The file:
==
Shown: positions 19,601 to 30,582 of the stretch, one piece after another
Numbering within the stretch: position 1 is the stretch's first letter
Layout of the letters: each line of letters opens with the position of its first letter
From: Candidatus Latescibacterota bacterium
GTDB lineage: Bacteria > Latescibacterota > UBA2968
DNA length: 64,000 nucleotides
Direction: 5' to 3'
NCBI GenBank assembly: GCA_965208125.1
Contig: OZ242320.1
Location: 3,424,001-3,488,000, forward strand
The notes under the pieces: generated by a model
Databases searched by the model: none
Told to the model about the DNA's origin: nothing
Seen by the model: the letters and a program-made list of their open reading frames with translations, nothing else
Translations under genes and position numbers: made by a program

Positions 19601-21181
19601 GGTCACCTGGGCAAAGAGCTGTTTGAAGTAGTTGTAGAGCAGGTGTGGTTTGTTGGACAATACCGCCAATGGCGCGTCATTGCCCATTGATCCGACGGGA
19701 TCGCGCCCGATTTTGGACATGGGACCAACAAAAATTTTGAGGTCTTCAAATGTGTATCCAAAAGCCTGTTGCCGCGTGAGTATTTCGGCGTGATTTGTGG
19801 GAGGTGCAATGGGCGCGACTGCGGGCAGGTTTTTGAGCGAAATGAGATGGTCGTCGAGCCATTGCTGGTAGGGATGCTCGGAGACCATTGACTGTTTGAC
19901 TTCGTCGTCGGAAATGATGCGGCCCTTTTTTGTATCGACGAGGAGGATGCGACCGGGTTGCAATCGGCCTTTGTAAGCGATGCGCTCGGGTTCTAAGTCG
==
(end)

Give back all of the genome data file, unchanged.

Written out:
Shown: positions 19,601 to 30,582 of the stretch, one piece after another
Numbering within the stretch: position 1 is the stretch's first letter
Layout of the letters: each line of letters opens with the position of its first letter
From: Candidatus Latescibacterota bacterium
GTDB lineage: Bacteria > Latescibacterota > UBA2968
DNA length: 64,000 nucleotides
Direction: 5' to 3'
NCBI GenBank assembly: GCA_965208125.1
Contig: OZ242320.1
Location: 3,424,001-3,488,000, forward strand
The notes under the pieces: generated by a model
Databases searched by the model: none
Told to the model about the DNA's origin: nothing
Seen by the model: the letters and a program-made list of their open reading frames with translations, nothing else
Translations under genes and position numbers: made by a program

Positions 19601-21181
19601 GGTCACCTGGGCAAAGAGCTGTTTGAAGTAGTTGTAGAGCAGGTGTGGTTTGTTGGACAATACCGCCAATGGCGCGTCATTGCCCATTGATCCGACGGGA
19701 TCGCGCCCGATTTTGGACATGGGACCAACAAAAATTTTGAGGTCTTCAAATGTGTATCCAAAAGCCTGTTGCCGCGTGAGTATTTCGGCGTGATTTGTGG
19801 GAGGTGCAATGGGCGCGACTGCGGGCAGGTTTTTGAGCGAAATGAGATGGTCGTCGAGCCATTGCTGGTAGGGATGCTCGGAGACCATTGACTGTTTGAC
19901 TTCGTCGTCGGAAATGATGCGGCCCTTTTTTGTATCGACGAGGAGGATGCGACCGGGTTGCAATCGGCCTTTGTAAGCGATGCGCTCGGGTTCTAAGTCG